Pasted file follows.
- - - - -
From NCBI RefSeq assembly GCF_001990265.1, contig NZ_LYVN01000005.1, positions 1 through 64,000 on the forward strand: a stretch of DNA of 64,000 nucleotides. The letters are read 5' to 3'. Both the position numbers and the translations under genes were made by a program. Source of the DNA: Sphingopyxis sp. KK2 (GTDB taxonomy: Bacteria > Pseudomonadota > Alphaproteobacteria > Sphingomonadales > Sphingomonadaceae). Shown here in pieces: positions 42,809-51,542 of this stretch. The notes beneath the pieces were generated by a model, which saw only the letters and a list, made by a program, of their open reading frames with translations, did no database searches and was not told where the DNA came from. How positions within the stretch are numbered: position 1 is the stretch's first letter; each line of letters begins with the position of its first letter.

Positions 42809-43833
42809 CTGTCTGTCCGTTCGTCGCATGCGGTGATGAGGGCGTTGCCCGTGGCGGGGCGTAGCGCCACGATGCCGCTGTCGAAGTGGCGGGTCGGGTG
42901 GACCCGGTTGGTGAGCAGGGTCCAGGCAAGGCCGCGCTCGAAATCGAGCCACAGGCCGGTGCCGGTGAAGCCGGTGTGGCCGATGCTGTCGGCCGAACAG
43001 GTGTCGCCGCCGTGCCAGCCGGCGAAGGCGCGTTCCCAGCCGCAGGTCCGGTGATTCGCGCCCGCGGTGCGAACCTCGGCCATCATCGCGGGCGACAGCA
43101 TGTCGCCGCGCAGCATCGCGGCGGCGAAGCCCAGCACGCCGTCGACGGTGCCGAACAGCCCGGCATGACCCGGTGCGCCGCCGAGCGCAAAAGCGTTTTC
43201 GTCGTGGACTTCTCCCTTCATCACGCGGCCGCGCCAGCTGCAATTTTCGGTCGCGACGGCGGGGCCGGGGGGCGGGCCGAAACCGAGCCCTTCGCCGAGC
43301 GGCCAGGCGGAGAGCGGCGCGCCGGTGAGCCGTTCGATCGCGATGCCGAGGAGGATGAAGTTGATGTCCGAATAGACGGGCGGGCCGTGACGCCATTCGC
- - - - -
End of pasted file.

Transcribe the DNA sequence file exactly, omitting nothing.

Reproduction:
From NCBI RefSeq assembly GCF_001990265.1, contig NZ_LYVN01000005.1, positions 1 through 64,000 on the forward strand: a stretch of DNA of 64,000 nucleotides. The letters are read 5' to 3'. Both the position numbers and the translations under genes were made by a program. Source of the DNA: Sphingopyxis sp. KK2 (GTDB taxonomy: Bacteria > Pseudomonadota > Alphaproteobacteria > Sphingomonadales > Sphingomonadaceae). Shown here in pieces: positions 42,809-51,542 of this stretch. The notes beneath the pieces were generated by a model, which saw only the letters and a list, made by a program, of their open reading frames with translations, did no database searches and was not told where the DNA came from. How positions within the stretch are numbered: position 1 is the stretch's first letter; each line of letters begins with the position of its first letter.

Positions 42809-43833
42809 CTGTCTGTCCGTTCGTCGCATGCGGTGATGAGGGCGTTGCCCGTGGCGGGGCGTAGCGCCACGATGCCGCTGTCGAAGTGGCGGGTCGGGTG
42901 GACCCGGTTGGTGAGCAGGGTCCAGGCAAGGCCGCGCTCGAAATCGAGCCACAGGCCGGTGCCGGTGAAGCCGGTGTGGCCGATGCTGTCGGCCGAACAG
43001 GTGTCGCCGCCGTGCCAGCCGGCGAAGGCGCGTTCCCAGCCGCAGGTCCGGTGATTCGCGCCCGCGGTGCGAACCTCGGCCATCATCGCGGGCGACAGCA
43101 TGTCGCCGCGCAGCATCGCGGCGGCGAAGCCCAGCACGCCGTCGACGGTGCCGAACAGCCCGGCATGACCCGGTGCGCCGCCGAGCGCAAAAGCGTTTTC
43201 GTCGTGGACTTCTCCCTTCATCACGCGGCCGCGCCAGCTGCAATTTTCGGTCGCGACGGCGGGGCCGGGGGGCGGGCCGAAACCGAGCCCTTCGCCGAGC
43301 GGCCAGGCGGAGAGCGGCGCGCCGGTGAGCCGTTCGATCGCGATGCCGAGGAGGATGAAGTTGATGTCCGAATAGACGGGCGGGCCGTGACGCCATTCGC